Lord Of The Flies Corruption Quotes

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Everyone may seem innocent at the moment of birth, but there is an entity hiding beneath the pure heart, corruption. Babies are the embodiment of innocence yet they grow with corruption. The novel by William Golding, Lord of the Flies, portrays a society run by naïve kids, but the island’s influence takes a toll on the boys’ sanity. In Lord of the Flies, William Golding depicts a group of innocent young boys’ corruption without civilization through a progression of aggressive diction and unsettling imagery to reveal people’s capacity for evil. Golding utilizes diction of madness in order to describe the boys’ jump into Jack’s society of savagery and manipulation. Jack commands his hunters to capture Sam and Eric after confusing them: “The …show more content…

Prior to the altercation between Jack and Ralph, Ralph provokes him with insults: “You’re a beast and a swine and a bloody, bloody thief!” (161). The usage of beast and swine implicates a comparison between Jack and the Lord of the Flies. By comparison, the evil and destructive society of the shady imagination is the twin brother of Jack’s strong, savage society. Meanwhile, the symbolism of a thief is a relative of the two societies. Both of the societies gathered members through manipulation of naïve kids. During Jack and Ralph’s fight, Jack “swung his fist at Ralph’s ear,” while Ralph “hit Jack in the stomach,” (161). Ralph’s ear symbolizes reasoning and logic and Jack’s stomach symbolizes his tenacity. Their body parts’ images represent the motives for the separate societies lead by the two boys. The shock of realization “by each other’s ferocity” unnerves Ralph and Jack leading to the conclusion of their brawl (162). The two leaders, Jack and Ralph, were once friends and allies, however some relationships never last. Jack’s evasion of his responsibilities and Ralph’s strictness create a rift between them that can’t be …show more content…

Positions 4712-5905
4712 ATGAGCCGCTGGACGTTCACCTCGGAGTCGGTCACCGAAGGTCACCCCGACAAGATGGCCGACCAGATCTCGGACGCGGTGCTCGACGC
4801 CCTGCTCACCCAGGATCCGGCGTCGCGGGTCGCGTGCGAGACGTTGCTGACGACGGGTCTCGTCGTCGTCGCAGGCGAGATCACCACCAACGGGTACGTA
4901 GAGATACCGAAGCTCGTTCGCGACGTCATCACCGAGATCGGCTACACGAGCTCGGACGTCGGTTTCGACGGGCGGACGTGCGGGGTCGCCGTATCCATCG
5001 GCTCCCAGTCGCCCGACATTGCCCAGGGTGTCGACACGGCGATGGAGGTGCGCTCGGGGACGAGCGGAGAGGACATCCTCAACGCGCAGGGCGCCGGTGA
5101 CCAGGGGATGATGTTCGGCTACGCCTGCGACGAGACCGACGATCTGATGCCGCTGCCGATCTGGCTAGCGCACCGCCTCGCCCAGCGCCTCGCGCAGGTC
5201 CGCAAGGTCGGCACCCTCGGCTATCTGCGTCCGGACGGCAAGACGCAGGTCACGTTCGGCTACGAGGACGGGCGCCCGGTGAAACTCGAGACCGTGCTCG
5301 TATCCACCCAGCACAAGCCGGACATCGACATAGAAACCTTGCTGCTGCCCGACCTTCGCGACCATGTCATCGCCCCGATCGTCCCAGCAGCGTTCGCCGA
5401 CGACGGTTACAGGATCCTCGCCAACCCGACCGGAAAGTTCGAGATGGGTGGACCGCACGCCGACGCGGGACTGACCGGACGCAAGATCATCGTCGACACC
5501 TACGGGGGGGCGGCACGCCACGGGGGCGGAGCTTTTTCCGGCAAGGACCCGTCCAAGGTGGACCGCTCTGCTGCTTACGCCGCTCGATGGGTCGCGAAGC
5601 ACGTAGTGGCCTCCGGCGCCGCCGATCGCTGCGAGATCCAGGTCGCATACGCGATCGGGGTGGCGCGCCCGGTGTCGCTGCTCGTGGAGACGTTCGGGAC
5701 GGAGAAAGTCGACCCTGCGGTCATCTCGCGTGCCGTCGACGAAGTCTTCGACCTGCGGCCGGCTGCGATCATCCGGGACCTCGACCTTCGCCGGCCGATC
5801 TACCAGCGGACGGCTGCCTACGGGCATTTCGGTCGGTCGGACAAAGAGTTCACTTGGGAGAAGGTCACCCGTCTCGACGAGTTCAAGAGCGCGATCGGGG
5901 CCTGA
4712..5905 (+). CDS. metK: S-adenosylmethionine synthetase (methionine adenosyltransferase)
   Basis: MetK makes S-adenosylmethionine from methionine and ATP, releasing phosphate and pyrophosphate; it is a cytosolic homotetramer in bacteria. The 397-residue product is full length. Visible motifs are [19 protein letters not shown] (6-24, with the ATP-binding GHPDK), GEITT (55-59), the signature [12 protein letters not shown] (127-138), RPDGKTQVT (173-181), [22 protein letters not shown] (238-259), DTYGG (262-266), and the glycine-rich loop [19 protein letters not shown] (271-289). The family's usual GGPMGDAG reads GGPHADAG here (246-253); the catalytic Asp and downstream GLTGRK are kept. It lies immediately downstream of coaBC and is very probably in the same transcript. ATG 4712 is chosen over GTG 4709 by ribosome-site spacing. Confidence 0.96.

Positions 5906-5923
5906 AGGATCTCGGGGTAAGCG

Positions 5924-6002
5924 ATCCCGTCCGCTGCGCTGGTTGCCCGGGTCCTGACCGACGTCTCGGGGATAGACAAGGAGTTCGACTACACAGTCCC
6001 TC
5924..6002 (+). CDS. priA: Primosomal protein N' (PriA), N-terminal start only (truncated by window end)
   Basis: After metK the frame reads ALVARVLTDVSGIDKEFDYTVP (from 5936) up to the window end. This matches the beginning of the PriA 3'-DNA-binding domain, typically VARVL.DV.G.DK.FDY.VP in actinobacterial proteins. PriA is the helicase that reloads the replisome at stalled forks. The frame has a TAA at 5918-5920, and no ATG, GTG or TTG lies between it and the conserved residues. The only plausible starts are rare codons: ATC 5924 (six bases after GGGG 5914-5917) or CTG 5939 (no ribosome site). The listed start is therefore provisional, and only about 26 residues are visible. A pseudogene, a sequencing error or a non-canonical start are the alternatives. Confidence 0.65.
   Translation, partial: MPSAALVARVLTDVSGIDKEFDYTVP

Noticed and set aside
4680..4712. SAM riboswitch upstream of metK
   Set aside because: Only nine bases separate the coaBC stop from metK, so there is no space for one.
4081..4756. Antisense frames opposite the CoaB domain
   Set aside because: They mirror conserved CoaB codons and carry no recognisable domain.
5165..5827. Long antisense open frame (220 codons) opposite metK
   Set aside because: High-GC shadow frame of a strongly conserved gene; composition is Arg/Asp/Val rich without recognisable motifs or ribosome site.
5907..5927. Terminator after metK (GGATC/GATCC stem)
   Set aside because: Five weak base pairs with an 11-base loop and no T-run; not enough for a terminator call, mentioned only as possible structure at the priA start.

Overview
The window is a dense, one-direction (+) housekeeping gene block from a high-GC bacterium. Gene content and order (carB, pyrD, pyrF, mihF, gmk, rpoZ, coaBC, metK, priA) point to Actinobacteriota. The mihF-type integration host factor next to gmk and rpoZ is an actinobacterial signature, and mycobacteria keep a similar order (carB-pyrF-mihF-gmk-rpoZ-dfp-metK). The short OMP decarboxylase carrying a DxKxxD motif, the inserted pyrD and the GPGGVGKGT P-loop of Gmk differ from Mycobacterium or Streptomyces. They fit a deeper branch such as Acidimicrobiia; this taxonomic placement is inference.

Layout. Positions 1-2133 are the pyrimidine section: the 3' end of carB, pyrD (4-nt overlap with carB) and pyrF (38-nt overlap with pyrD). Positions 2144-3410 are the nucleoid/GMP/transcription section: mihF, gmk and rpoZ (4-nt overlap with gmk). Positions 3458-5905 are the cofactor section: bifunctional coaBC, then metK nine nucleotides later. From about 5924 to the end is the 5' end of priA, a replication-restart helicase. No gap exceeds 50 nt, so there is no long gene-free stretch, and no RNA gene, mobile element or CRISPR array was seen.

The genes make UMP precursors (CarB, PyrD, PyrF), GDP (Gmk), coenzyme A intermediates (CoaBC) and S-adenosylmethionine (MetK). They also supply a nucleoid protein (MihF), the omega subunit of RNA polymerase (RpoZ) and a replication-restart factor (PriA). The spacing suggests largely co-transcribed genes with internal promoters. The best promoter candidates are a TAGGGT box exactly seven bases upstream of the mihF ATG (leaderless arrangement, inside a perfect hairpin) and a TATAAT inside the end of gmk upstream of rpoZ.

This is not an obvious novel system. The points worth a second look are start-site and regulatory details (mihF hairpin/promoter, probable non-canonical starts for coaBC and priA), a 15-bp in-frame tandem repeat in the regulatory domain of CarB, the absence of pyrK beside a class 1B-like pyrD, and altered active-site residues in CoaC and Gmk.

Jack and his hunters transform into “a solid mass of menace” after Piggy’s rambling about right and wrong (162). The imagery of the boys resembles a hostile crowd judging a peaceful speaker. The solid mass acts as a murderer during the tranquil speech. Immediately, the island unleashes a prophecy as “the storm beat an incantation of hatred,” (163). The personification of the storm refers to a witch. The author’s utilization of incantation provides a magical connotation. The storm casts a hex that conjures “the monstrous red thing that struck Piggy,” (163). The color red resembles danger which is shown through its hostility. Concurrently, the word monstrous has a frightful connotation attached to it. The object’s imagery is similar to a giant boulder, huge and intimidating. Following Piggy’s death, the sea appears to have anticipated the death as it “breathed again in a long, slow sigh,” (163). The significance of the sigh is the island’s correct prediction of a death. The death of logic would be forgotten and manipulation will control

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